• Allen, C. (2017) Proscribing National Action: considering the impact of banning the British far-right group in Political Quarterly (Vol. 88, No.4: tbc).
  • Allen, C. (2015) ‘”People hate you because of the way you dress”: Understanding the invisible experiences of veiled British Muslim women victims of Islamophobia’ in International Review of Victimology (Vol. 21, No. 3: 287-301).
  • Allen, C. & Isakjee, A. (2015) ‘Controversy, Islam and Politics: an exploration of the "Innocence of Muslims" affair through the eyes of British Muslim elites’ in Ethnic & Racial Studies (Vol. 38, No. 11: 1852-1867).
  • Allen, C. (2014) ‘Exploring the impact and ‘message’ of street-level Islamophobia on visible Muslim women victims: a British case study’ in Journal of Muslims in Europe (Vol. 3, No. 2: 137-159).
  • Allen, C. (2014) ‘Britain First: the frontline resistance to the Islamification of Britain’ in Political Quarterly (Vol. 85, No. 3: 345-61).
  • Isakjee, A. & Allen, C. (2013) ‘"A catastrophic lack of inquisitiveness": a critical study of the impact and narrative of the Project Champion surveillance project in Birmingham’ in Ethnicities (Vol 13, No. 6: 751-70).
  • Allen, C. (2011) ‘Opposing Islamification or promoting Islamophobia? Understanding the English Defence League’ in Patterns of Prejudice (Vol. 45, No. 4: 279-294).
  • Allen, C. (2010) ‘Islamophobia’. London: Ashgate.

Tags: Allen, Chris, Failed, Heroes, Left:, Leicester, University, of, the

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Replies to This Discussion

As many have said before me: every course ending in the word 'Studies' should be removed from universities, as fake subjects. That word is a give away. They can by all means establish their own colleges, but should not be allowed to sneak under the cover of valid, non-studies subjects in the humanities.

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Muslim Terrorism Count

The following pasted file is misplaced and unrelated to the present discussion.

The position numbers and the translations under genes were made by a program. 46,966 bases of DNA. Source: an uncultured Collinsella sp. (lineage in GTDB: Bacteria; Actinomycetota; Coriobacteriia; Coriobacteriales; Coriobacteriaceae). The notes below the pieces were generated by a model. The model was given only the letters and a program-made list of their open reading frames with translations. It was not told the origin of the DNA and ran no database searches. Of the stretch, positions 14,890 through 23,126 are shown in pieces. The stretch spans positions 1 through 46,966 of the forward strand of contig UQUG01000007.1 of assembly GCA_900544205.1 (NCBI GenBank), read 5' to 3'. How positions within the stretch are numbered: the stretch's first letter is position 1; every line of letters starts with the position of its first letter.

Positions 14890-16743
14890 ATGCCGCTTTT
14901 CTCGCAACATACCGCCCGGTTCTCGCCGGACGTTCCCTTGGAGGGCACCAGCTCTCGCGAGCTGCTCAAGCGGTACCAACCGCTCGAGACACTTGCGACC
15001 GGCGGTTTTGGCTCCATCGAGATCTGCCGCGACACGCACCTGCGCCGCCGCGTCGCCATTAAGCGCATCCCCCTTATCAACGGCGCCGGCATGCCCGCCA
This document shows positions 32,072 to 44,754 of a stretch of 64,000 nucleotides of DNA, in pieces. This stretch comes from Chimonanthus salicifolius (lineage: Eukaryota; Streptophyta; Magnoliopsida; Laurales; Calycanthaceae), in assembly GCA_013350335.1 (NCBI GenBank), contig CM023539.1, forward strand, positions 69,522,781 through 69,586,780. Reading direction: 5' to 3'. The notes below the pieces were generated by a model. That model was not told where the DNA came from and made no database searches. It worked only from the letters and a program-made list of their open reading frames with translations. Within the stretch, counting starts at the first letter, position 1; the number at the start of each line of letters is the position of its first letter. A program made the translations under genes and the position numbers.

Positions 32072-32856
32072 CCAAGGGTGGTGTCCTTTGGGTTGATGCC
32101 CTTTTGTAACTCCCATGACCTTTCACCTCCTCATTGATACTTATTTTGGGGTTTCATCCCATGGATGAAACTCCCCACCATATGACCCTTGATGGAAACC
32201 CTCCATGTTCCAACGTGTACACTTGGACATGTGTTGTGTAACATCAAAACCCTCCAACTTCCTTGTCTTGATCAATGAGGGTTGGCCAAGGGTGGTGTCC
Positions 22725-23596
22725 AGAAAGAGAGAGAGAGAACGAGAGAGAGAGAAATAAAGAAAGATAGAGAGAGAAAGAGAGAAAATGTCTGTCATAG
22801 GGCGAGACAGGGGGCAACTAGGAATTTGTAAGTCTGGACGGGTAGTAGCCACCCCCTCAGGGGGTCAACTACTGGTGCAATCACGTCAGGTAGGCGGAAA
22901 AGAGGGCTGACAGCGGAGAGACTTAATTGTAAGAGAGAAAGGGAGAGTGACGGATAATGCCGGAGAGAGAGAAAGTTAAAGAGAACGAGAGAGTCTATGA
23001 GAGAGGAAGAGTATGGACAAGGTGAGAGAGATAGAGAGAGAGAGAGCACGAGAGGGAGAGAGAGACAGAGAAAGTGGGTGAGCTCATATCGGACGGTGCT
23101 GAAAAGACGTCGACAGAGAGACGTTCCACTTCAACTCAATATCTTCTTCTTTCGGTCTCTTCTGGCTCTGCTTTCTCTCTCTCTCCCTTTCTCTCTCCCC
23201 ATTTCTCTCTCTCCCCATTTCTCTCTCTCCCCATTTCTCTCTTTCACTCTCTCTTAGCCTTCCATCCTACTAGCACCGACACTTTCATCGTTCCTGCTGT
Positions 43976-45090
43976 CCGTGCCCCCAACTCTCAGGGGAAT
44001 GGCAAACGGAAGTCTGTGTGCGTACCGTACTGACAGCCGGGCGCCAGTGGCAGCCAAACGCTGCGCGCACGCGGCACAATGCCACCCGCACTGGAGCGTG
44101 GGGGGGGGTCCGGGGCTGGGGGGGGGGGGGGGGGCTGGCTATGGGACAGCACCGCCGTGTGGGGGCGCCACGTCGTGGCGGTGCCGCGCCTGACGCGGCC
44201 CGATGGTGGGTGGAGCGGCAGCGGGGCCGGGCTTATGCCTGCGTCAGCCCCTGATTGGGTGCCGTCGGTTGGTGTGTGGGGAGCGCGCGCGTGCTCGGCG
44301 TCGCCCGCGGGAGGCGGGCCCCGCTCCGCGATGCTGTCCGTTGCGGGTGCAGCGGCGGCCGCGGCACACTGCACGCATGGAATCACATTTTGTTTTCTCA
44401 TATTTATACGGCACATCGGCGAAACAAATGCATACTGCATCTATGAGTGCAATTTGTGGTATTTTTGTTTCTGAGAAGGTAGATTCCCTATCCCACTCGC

Thousands of Deadly Islamic Terror Attacks Since 9/11

Mission Overview

Most Western societies are based on Secular Democracy, which itself is based on the concept that the open marketplace of ideas leads to the optimum government. Whilst that model has been very successful, it has defects. The 4 Freedoms address 4 of the principal vulnerabilities, and gives corrections to them. 

At the moment, one of the main actors exploiting these defects, is Islam, so this site pays particular attention to that threat.

Islam, operating at the micro and macro levels, is unstoppable by individuals, hence: "It takes a nation to protect the nation". There is not enough time to fight all its attacks, nor to read them nor even to record them. So the members of 4F try to curate a representative subset of these events.

We need to capture this information before it is removed.  The site already contains sufficient information to cover most issues, but our members add further updates when possible.

We hope that free nations will wake up to stop the threat, and force the separation of (Islamic) Church and State. This will also allow moderate Muslims to escape from their totalitarian political system.

The 4 Freedoms

These 4 freedoms are designed to close 4 vulnerabilities in Secular Democracy, by making them SP or Self-Protecting (see Hobbes's first law of nature). But Democracy also requires - in addition to the standard divisions of Executive, Legislature & Judiciary - a fourth body, Protector of the Open Society (POS), to monitor all its vulnerabilities (see also Popper). 
1. SP Freedom of Speech
Any speech is allowed - except that advocating the end of these freedoms
2. SP Freedom of Election
Any party is allowed - except one advocating the end of these freedoms
3. SP Freedom from Voter Importation
Immigration is allowed - except where that changes the political demography (this is electoral fraud)
4. SP Freedom from Debt
The Central Bank is allowed to create debt - except where that debt burden can pass across a generation (25 years).

An additional Freedom from Religion is deducible if the law is applied equally to everyone:

  • Religious and cultural activities are exempt from legal oversight except where they intrude into the public sphere (Res Publica)"